I paid a visit to Kensington Mansion in Eastover, in the lower part of Richland County last Tuesday with a group of Methodist travelers from St. James and Bethel United Methodist churches here in Spartanburg. Seeing Kensington, which is an enormous brick house near the Wateree River, reminded me of Edward C. Jones, who designed the house, Main Building, and many other homes, churches, and public buildings in South Carolina and Tennessee.
Whatever you can say about some of the decisions of
Wofford’s founding Board of Trustees, it would be hard to criticize their
selection of Edward C. Jones to design Main Building. They picked Jones, a Charleston architect,
just as he was rising in reputation.
Jones was born in Charleston in 1822. His parents were not wealthy, and in fact,
one biography notes that their financial troubles forced him to become
self-sufficient at an early age. His
guardian, who was his half-brother, did not want him to become an architect,
which he felt called to do after a pair of fires in Charleston in the 1830s, because
he felt that architects were merely mechanics, not artists. The growing professionalization of architecture
by the 1840s, however, made Jones’ move more respectable. He studied by reading and serving as an
apprentice to John Long. His first solo
work was the Glebe Street Presbyterian Church, in the new Harleston Village
section of Charleston. The antebellum
growth of the Holy City northward along the peninsula between the Ashley and
Cooper rivers brought a boom in new construction, and the residents of these
newer neighborhoods wanted churches to attend.
In the 1840s, Jones designed or remodeled three Presbyterian
churches. His success launched his
career, he received commissions to design a number of other public buildings,
such as Roper Hospital, the South Carolina Railroad Terminal, and Magnolia
In the 1850s, Jones began to design in the Italianate, or
Tuscan Villa, style. This allowed him
more flexibility than strictly Greek, Roman, or Gothic styles, which also
allowed the buildings being designed to be more adaptive to their environment
and planned use. No doubt Jones came to
the attention of Rev. William Wightman, the chair of the Wofford board of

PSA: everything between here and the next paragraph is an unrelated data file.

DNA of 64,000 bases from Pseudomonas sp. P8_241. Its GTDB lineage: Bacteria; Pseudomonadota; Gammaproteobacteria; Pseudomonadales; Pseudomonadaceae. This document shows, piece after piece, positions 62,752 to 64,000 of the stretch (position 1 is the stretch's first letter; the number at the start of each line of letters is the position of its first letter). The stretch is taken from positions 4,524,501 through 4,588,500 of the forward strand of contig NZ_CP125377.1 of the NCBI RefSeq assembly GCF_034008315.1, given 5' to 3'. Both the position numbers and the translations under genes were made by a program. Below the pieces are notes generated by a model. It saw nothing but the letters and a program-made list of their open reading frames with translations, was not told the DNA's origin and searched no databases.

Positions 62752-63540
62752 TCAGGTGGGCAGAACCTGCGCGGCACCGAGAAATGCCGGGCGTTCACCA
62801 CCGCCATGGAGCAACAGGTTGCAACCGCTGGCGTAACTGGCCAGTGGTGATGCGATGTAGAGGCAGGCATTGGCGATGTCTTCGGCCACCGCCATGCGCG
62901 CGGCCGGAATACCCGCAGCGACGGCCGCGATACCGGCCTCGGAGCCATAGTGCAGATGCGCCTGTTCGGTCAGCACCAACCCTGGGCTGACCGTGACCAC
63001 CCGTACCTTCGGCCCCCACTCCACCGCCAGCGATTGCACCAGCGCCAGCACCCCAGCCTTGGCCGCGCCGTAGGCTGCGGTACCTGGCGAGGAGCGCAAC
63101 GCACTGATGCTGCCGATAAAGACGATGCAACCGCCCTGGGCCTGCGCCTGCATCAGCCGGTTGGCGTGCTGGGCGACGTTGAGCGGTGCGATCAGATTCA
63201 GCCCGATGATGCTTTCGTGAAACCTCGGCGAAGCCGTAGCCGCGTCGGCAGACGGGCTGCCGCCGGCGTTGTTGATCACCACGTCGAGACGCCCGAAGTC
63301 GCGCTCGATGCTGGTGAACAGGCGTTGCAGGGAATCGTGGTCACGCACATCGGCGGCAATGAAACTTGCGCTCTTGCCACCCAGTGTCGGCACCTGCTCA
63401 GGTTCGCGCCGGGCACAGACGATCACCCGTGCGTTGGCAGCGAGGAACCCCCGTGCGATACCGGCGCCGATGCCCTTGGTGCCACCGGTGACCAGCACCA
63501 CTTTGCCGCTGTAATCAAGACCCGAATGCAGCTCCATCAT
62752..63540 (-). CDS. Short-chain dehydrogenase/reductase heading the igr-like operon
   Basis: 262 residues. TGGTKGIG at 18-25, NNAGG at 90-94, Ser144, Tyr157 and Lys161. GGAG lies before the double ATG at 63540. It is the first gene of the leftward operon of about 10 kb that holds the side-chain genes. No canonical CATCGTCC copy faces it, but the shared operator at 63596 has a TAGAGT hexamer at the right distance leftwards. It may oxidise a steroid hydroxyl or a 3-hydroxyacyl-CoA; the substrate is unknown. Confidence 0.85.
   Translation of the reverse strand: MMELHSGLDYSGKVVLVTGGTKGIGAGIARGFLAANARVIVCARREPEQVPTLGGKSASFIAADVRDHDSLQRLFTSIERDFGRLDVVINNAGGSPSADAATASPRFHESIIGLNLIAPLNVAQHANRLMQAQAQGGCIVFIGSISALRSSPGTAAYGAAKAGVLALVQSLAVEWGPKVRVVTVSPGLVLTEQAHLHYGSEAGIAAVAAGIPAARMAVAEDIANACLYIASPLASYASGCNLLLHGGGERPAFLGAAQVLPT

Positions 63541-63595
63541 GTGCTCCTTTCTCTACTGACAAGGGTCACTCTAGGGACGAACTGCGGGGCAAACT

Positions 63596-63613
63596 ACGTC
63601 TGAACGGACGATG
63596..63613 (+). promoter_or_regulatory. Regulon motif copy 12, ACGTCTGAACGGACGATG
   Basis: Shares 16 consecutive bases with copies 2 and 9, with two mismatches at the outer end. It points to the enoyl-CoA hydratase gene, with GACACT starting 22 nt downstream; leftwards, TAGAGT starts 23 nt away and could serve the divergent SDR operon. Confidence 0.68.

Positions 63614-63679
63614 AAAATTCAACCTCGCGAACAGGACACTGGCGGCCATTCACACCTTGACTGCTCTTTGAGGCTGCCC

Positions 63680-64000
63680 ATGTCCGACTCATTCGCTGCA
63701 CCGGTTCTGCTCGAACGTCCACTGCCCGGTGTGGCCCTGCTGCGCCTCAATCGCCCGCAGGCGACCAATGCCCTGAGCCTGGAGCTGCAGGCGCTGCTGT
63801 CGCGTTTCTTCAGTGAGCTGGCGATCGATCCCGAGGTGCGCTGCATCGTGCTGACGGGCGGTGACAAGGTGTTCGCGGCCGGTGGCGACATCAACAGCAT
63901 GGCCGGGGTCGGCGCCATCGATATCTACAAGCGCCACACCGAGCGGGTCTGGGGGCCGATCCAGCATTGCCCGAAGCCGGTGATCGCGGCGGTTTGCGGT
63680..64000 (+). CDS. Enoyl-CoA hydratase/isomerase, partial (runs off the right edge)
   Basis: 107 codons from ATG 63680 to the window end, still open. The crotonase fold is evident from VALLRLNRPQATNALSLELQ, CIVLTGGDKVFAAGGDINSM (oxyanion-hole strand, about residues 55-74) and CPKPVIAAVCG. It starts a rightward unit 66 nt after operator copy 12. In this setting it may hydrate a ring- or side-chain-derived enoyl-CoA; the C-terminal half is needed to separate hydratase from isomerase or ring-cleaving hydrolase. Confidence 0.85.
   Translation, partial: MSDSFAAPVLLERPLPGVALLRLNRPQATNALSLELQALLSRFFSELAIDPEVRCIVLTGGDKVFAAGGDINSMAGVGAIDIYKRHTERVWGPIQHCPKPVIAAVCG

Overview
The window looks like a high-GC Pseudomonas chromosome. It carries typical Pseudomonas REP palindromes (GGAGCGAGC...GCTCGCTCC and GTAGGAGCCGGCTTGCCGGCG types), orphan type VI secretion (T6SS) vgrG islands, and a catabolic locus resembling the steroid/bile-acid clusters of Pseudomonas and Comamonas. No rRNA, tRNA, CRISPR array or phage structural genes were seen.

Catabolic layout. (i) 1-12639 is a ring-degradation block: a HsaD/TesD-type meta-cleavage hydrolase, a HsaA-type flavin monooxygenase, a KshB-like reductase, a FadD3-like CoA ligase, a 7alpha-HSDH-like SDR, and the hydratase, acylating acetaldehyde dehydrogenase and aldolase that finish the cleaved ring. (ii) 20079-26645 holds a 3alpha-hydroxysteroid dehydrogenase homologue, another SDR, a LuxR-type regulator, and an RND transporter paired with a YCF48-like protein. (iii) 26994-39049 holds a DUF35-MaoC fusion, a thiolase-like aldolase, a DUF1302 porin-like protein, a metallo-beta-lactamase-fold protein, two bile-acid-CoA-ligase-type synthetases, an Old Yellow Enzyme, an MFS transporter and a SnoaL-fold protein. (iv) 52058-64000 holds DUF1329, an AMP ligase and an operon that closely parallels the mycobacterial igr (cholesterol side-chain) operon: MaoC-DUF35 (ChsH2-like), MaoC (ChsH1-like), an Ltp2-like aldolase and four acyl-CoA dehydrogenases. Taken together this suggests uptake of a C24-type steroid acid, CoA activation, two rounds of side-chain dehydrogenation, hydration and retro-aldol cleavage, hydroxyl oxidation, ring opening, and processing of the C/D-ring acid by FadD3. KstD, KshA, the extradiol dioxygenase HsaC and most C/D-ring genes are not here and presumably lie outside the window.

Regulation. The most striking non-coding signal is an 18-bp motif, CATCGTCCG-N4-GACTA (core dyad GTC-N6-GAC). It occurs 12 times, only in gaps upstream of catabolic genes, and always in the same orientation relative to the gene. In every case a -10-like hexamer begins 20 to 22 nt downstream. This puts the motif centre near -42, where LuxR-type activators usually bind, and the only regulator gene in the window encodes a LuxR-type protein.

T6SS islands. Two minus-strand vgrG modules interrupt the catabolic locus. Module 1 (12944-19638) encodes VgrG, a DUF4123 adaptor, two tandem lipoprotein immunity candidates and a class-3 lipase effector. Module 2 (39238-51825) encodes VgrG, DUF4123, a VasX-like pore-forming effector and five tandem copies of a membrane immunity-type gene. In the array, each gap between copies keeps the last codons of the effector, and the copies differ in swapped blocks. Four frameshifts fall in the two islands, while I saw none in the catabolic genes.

trustees, and Jones was contracted to design Wofford’s Main Building. We still have his drawings and instructions in
Also in the 1850s, Jones and his partner (and former
apprentice) Francis Lee designed the main building of Furman University’s
Greenville campus, courthouses and jails in other counties, the Episcopal
Church of the Holy Cross in Stateburg, Kensington Mansion in Eastover, lower
Richland County, and many other homes. Also
in the 1850s, it appears that he designed some churches in western North
Carolina – probably those frequented by Charlestonians during their summer
His years in South Carolina were short, though quite
productive. Active in Charleston from
about 1847 to the outbreak of the Civil War, Jones worked in York during the
war, and afterward, he landed in Memphis, just in time to take advantage of the
city’s postwar growth.
For years, we at Wofford knew nothing of Jones’ post-Civil
War career. Only as we began working on
the college sesquicentennial did research unearth Jones’s second career. On a trip to Memphis in 2004, I sought out a
number of Jones’ buildings.
worked in a few newer styles, largely building churches and homes. One of his churches, Beale Street Baptist, built shortly after the Civil War, was the first brick church built by blacks for blacks in the mid-South. I believe the front is in the style often called “Romanesque Revival.” Late in his life he worked on an early
skyscraper in Memphis – the Porter Building, which still stands. One of his Memphis churches later became Clayborn Temple, the site of Dr. Martin Luther King’s last address.
Photos, from top to bottom, Kensington Mansion, Richland County, SC; the Episcopal Church of the Holy Cross in Stateburg, Sumter County, SC; Beale Street Baptist Church, Memphis, TN; the Porter Building, Memphis, TN. All photos taken by yours truly.